Olivier Messiaen wrote some very complex music, much of it based on the songs of birds he heard in the French Alps, where he lived. (Very close to where I lived for a dozen years.) While I find much of his music to be uninteresting, his Quatuor pour la fin du temps, written when he was a prisoner in a concentration camp during World War II, is an essential classic of the 20th century. (Amazon.com, Amazon UK)
Morton Feldman was another unique composer of the late 20th century. His works, ranging from keyboard works to orchestral pieces, are slow and meditative, and often transcended time. His later works could be an hour or two, or even six hours long. One of the best ways to discover Feldman’s soundscapes is through his Piano and String Quartet (Amazon.com, Amazon UK), a 1985 work that runs about 80-90 minutes, or his two-hour Triadic Memories for piano (Amazon.com, Amazon UK).
Einojuhani Rautavaara is a Finnish composer who, like Takemitsu, created unique soundscapes, but who owes more to western musical traditions. Nevertheless, he wrote a concerto for Birds and Orchestra, Cantus Arcticus. The best way to discover his works is in a four-disc set of his concertos. (Amazon.com, Amazon UK)
Dennis Johnson’s little-known November (Amazon.com, Amazon UK) is a 1959 work for piano that runs nearly five hours. Similar in style to Morton Feldman’s music, this astounding work was recorded for the first time only recently. (An earlier recording was never released.) Johnson might have been influential had his work become known, and had he continued writing music (he stopped a few years after he wrote November), but this testament to him is a wonderful example of a certain kind of minimalism.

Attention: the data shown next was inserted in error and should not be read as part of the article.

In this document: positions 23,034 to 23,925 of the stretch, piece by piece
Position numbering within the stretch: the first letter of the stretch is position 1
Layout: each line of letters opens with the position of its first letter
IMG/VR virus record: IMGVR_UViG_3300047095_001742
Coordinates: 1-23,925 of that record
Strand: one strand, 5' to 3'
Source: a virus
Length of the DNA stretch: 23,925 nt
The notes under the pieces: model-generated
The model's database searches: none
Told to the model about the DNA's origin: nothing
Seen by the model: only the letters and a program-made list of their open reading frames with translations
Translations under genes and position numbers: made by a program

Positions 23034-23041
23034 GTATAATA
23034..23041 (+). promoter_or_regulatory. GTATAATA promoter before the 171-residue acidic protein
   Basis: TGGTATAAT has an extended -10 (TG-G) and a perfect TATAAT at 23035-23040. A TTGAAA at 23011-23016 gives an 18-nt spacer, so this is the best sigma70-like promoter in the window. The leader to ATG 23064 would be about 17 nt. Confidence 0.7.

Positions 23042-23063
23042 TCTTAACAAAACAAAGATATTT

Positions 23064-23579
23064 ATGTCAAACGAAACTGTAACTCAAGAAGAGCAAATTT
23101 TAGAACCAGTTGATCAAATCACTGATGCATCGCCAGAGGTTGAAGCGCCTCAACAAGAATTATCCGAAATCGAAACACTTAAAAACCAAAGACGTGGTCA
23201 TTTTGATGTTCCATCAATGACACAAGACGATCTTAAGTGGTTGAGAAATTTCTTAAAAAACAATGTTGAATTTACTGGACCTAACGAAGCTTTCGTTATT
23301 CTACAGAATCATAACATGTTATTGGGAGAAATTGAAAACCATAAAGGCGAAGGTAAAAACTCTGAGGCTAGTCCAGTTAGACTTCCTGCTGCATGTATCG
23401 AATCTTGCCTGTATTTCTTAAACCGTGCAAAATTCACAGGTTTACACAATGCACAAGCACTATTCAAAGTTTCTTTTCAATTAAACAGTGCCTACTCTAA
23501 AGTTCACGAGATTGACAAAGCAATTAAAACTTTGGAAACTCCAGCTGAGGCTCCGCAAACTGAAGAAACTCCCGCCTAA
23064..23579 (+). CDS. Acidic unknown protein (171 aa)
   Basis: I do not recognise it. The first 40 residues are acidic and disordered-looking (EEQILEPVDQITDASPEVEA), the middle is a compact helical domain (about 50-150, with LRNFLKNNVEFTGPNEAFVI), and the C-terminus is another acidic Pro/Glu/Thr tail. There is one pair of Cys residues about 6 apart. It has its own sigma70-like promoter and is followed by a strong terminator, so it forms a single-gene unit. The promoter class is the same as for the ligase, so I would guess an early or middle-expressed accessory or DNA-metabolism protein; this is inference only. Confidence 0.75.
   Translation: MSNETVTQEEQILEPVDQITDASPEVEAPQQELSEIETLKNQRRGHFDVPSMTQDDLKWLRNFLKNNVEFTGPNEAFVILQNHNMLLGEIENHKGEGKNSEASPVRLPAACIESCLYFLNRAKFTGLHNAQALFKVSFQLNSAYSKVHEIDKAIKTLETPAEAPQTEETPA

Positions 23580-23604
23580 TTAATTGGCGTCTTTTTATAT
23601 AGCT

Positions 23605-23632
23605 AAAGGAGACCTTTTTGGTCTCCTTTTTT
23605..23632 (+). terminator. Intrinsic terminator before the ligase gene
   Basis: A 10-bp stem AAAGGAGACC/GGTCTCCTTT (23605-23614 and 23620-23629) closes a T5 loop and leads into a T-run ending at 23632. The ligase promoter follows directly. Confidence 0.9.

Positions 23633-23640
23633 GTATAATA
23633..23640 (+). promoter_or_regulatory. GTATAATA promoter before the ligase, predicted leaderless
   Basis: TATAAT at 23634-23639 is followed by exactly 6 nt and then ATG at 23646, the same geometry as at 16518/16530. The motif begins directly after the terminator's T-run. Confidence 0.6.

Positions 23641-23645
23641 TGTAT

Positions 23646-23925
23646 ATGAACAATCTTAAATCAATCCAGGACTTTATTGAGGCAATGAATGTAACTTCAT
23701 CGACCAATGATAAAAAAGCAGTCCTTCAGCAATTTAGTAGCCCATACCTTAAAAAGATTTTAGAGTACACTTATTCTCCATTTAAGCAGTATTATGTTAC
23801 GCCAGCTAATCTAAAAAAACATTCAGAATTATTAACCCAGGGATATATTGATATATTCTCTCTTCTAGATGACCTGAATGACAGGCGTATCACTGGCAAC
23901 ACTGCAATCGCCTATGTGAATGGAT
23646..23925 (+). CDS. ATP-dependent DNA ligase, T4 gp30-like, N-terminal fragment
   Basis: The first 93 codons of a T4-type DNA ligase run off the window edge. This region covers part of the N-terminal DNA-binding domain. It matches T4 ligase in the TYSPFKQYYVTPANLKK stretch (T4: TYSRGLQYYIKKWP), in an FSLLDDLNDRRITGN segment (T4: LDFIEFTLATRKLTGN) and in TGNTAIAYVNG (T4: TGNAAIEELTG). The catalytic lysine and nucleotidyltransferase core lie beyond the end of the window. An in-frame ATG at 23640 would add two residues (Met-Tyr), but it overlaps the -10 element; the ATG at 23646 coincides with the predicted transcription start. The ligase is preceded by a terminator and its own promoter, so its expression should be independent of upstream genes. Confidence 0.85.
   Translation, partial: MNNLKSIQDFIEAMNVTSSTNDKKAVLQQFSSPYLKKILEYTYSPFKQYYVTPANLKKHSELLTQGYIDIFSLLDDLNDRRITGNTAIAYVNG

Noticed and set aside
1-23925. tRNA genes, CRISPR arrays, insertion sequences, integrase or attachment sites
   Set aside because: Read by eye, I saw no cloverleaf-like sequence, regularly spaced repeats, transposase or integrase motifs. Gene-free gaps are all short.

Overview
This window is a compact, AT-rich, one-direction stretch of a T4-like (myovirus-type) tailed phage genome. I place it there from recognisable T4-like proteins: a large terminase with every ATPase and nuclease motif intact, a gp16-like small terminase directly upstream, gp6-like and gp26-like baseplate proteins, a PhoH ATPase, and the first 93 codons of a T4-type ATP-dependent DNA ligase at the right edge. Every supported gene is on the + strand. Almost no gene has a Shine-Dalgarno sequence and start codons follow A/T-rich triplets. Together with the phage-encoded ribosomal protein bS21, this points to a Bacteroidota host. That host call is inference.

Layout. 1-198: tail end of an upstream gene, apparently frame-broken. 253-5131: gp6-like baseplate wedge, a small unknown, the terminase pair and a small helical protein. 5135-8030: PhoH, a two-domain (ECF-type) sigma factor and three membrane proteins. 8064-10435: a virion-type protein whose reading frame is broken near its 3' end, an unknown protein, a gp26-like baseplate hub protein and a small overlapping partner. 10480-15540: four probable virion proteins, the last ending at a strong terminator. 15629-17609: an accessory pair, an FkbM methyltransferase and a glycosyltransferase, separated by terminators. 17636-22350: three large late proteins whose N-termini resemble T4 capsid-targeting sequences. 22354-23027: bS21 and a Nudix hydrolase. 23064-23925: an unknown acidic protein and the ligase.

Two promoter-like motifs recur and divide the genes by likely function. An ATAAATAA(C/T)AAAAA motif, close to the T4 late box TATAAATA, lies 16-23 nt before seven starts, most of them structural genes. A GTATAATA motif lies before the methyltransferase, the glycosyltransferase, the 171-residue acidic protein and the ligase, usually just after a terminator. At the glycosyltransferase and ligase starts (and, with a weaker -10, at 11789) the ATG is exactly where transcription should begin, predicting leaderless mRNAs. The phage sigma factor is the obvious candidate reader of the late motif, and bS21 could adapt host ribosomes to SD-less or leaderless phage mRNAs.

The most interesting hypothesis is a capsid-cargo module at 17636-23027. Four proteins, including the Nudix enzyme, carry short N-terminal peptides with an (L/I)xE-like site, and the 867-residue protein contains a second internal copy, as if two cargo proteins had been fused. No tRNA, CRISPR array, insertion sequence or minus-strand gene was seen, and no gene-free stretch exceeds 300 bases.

Toru Takemitsu was a Japanese composer strongly influenced by Debussy and John Cage, but whose work – especially from the 1970s on – developed soundscapes that combined Japanese music and Western music. His longest work, From me flows what you call Time, is a 30+ minute work for percussion – his longest work – and it’s available on an album with his seminal 1957 Requiem for String Orchestra, and Twill by Twilight, a work dedicated to Morton Feldman. (Amazon.com, Amazon UK)
Arvo Pärt, from Estonia, writes music that is minimalist and tonally melodic. Partly based on Greorian chant, and partly based on standard western forms, Pärt’s music has, for me, become predictable, but his 1977 Tabula Rasa, for two violins, string orchestra and prepared piano, is a powerful work which deserves attention. I recall hearing it performed live in the late 1980s in Paris, in the presence of the composer, by Gidon Kramer and musicians who recorded it for ECM. It was a memorable concert. (Amazon.com, Amazon UK)
Brian Eno is not considered to be a classical composer, but contemporary classical music blurs the lines between different genres. His 1978 Music for Airports is the seminal work of ambient music, a genre that he essentially created. Based on phasing and tape loops, Music for Airports is a powerful work with piano, voices and other instruments. (Amazon.com, Amazon UK)
If you’re curious, but not willing to spend a lot, you’ll find that some of the above recordings are available fairly cheaply by download from Amazon or the iTunes Store. Check them out if you’re interested in 20th century classical music, but, remember, this list leaves out much more than it includes, because of my personal tastes.